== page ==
To get a better appreciation of the risks versus the rewards, let’s take a look at what some hacking experts are saying. In the video above, hacker Pablos Holman gives a pretty honest appraisal about how risky our Internet-enabled life can be in his TEDx talk from two years ago. Among other things, he invites members of the audience to the stage where he hacks their credit card in front of their eyes before handing them a RFID resistant wallet.

Holman also talks about the ways that hackers can actually use their skills for good, such as creating large-scale ski the protection zones using video tracking technology and low powered lasers. Will the attraction of these “good” technology uses dissuade “black hat” hackers from wreaking havoc?


Black Hat hacker video showing how to exploit a router.
Black Hat hacker video showing how to exploit a router.


Probably not if the number of hacking how-to-guides appearing on YouTube is any indication. In the video above, you can learn how to hack into a common router, one of thousands of malware guides on the Internet. Disclaimer: in case there’s any doubt, we are not promoting these hacking activities, but only using them to illustrate our larger point that as the ever growing Internet of Things reaches nearly every device, appliance, hardware, tool and instrument, it poses a commensurately larger risk for all of us.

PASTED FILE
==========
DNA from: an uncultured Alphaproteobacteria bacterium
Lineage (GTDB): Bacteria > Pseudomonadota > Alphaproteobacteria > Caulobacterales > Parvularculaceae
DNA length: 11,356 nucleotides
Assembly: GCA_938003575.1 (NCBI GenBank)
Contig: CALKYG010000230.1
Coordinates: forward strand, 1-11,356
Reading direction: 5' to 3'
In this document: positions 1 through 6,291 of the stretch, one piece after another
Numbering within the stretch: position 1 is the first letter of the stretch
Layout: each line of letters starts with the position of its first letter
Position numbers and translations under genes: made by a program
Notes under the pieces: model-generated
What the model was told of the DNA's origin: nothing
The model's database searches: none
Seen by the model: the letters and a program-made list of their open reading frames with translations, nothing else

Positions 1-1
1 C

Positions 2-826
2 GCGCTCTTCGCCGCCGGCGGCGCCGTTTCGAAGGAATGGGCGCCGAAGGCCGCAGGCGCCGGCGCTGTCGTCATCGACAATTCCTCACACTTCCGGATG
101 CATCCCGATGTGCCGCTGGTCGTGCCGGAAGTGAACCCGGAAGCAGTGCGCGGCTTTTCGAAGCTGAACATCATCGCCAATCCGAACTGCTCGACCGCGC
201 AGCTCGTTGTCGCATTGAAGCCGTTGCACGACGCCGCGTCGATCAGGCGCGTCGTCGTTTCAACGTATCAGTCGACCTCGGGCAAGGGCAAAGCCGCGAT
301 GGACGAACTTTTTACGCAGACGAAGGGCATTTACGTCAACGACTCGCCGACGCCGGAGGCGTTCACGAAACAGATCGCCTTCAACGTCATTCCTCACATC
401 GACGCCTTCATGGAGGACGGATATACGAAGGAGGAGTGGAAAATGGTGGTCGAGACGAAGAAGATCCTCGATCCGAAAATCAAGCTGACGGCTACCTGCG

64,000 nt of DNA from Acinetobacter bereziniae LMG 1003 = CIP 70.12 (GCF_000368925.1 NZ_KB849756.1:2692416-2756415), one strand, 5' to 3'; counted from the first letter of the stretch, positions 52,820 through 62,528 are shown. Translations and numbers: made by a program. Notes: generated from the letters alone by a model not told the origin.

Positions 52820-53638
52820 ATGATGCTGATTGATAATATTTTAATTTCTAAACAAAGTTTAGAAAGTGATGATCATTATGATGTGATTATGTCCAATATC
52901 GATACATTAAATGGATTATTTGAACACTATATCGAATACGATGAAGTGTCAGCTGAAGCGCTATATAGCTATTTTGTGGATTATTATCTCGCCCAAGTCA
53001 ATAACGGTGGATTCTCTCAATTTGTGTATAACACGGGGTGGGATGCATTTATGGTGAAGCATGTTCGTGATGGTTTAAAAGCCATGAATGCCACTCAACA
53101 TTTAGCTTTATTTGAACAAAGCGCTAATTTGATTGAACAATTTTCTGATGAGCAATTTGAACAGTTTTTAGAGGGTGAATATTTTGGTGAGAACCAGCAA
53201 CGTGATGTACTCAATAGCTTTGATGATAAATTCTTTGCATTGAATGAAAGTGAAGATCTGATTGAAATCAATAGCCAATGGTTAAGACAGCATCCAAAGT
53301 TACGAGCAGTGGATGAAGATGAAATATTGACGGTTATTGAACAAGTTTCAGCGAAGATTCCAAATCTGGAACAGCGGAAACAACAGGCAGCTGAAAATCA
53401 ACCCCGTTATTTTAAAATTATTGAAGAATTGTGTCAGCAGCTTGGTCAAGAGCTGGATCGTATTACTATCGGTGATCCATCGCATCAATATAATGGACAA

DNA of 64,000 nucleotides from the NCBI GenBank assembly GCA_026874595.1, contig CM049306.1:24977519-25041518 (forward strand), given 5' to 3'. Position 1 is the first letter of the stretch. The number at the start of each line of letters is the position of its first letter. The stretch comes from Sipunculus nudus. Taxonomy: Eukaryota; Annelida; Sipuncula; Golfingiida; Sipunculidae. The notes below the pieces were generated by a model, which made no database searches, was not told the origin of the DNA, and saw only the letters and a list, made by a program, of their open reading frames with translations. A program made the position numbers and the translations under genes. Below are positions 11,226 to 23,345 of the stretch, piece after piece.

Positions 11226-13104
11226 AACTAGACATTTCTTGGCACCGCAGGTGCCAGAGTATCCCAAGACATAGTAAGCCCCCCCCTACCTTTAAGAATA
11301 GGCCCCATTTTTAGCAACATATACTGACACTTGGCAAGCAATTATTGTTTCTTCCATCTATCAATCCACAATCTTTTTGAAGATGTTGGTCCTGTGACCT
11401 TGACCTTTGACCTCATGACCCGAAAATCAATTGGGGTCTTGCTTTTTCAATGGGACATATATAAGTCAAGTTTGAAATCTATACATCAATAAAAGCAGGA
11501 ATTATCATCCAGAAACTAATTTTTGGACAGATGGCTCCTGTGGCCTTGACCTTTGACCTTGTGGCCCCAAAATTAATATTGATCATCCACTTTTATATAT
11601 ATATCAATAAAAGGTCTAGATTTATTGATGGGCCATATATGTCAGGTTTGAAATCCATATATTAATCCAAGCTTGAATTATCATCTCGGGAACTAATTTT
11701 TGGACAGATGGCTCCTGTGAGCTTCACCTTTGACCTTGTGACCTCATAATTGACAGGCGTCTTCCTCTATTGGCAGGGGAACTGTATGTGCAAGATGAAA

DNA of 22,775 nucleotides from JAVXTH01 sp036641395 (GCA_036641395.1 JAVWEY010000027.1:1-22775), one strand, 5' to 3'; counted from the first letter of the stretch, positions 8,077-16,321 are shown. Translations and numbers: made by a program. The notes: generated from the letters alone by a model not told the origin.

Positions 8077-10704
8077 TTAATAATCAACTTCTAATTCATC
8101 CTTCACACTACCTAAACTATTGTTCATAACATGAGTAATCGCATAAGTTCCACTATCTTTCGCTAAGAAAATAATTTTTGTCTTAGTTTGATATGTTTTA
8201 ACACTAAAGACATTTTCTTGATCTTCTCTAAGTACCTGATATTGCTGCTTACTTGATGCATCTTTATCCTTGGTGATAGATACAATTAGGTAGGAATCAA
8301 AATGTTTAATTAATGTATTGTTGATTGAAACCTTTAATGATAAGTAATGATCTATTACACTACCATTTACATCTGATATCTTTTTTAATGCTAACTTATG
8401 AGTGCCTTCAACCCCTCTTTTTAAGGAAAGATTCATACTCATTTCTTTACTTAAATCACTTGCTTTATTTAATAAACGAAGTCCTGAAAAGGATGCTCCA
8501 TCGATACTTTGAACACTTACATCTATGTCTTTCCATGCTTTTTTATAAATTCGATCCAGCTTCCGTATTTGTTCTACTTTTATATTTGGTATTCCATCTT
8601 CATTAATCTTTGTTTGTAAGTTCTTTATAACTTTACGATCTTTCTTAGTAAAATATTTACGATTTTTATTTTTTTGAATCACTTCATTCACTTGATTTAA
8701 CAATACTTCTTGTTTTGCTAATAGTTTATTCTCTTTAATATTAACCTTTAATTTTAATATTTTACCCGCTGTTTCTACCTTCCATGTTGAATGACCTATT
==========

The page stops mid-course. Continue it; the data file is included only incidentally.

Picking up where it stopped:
On the other hand, we don’t want to spin you up into a elevated state of paranoia. There are some practical things you can do to protect your own computer or smart phone, according to cyber security expert Frank Heidt. Heidt promotes two simple rules: First, turn on auto updates on your computer. Second, never use the same password on two different websites. That sounds like good advice to us.

Postscript One thing that struck us about the hacking examples we’ve used this week is that every single person represented is male. Where are the women? Isn’t that part of the problem you ask? Next time we will look at women in technology. We want to find out how campaigns like #iLookLikeAnEngineer are helping change the perceptions of women in high-tech, science and engineering workplaces.  


Frank Heidt: Be a good technology shepherd and don't reuse passwords, turn on auto-updates.
Frank Heidt: Be a good technology shepherd and don’t reuse passwords, turn on auto-updates.